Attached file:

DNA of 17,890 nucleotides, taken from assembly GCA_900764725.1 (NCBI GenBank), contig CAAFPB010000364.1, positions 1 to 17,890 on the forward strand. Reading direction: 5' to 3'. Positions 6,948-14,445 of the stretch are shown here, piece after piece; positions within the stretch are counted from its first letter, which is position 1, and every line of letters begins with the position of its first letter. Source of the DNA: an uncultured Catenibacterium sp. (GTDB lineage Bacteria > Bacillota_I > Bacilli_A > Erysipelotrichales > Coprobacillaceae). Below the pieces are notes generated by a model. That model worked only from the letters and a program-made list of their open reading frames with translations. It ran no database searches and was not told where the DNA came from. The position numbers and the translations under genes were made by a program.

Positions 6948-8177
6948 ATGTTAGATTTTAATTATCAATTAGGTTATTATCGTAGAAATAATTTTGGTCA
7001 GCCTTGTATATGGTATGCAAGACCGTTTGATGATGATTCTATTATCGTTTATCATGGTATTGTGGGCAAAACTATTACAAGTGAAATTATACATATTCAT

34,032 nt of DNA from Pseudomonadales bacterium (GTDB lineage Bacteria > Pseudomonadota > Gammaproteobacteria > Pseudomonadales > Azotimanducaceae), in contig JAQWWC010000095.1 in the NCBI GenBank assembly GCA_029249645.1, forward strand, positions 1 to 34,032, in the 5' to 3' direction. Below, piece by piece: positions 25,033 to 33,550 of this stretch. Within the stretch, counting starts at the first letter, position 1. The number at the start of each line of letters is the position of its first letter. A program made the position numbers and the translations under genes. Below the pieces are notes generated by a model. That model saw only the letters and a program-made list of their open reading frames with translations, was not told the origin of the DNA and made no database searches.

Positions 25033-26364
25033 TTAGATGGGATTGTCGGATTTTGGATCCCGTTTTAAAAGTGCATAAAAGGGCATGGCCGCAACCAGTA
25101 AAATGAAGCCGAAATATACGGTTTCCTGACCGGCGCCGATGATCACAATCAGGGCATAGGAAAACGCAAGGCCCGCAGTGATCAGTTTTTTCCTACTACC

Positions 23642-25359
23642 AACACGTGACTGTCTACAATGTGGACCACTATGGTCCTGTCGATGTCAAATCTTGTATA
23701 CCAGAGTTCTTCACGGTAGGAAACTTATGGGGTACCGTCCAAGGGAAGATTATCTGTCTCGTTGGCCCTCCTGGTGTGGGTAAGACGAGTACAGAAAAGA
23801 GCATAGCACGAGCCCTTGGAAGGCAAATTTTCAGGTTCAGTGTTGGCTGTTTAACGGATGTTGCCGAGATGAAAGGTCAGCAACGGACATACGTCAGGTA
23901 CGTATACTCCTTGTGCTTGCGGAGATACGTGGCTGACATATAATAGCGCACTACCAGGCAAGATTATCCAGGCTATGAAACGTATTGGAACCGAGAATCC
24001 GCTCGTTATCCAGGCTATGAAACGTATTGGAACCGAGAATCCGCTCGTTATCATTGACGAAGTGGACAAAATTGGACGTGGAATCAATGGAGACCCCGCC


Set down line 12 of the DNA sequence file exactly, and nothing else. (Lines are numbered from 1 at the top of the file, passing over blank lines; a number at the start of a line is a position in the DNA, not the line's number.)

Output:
23801 GCATAGCACGAGCCCTTGGAAGGCAAATTTTCAGGTTCAGTGTTGGCTGTTTAACGGATGTTGCCGAGATGAAAGGTCAGCAACGGACATACGTCAGGTA